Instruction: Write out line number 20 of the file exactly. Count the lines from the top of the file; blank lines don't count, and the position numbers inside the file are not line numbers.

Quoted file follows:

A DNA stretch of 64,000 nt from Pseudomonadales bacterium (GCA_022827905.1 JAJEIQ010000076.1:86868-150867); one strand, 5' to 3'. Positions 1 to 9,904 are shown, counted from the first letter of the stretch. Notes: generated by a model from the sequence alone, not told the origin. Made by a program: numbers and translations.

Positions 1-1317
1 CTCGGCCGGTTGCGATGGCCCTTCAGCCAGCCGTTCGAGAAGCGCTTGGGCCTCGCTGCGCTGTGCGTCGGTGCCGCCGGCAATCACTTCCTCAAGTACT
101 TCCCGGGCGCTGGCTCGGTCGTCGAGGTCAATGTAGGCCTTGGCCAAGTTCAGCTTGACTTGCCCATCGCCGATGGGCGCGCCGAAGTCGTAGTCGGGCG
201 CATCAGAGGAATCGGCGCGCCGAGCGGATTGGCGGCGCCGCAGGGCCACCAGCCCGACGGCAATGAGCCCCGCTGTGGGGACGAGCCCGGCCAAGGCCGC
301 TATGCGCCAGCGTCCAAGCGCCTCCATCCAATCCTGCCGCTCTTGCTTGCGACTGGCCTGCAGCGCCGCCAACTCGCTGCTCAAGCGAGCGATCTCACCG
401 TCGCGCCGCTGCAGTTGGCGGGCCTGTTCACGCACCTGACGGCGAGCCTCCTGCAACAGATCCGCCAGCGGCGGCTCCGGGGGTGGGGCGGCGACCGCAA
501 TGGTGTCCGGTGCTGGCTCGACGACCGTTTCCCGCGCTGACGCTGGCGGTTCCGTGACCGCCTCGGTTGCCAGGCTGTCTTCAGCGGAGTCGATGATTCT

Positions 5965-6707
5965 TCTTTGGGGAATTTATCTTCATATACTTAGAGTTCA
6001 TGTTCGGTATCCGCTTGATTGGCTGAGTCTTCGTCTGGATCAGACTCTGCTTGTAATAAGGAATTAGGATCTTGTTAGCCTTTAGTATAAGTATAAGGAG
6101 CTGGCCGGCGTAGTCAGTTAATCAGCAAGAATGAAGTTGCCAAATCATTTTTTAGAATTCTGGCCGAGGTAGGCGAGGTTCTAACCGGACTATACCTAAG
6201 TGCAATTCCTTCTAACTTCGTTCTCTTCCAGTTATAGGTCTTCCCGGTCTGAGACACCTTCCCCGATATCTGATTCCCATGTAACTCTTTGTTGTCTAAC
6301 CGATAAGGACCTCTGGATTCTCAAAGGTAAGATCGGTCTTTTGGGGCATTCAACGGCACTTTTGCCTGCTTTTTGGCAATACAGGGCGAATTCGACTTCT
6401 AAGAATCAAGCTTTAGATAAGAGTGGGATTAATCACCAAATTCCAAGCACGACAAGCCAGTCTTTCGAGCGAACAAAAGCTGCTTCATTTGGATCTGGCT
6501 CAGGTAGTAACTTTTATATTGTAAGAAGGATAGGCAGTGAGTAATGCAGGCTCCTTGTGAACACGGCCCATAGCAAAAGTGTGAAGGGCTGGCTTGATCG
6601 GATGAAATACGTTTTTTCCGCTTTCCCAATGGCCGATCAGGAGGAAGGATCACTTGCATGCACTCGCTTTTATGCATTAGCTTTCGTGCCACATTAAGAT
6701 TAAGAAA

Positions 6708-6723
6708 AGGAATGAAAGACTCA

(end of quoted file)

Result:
6708 AGGAATGAAAGACTCA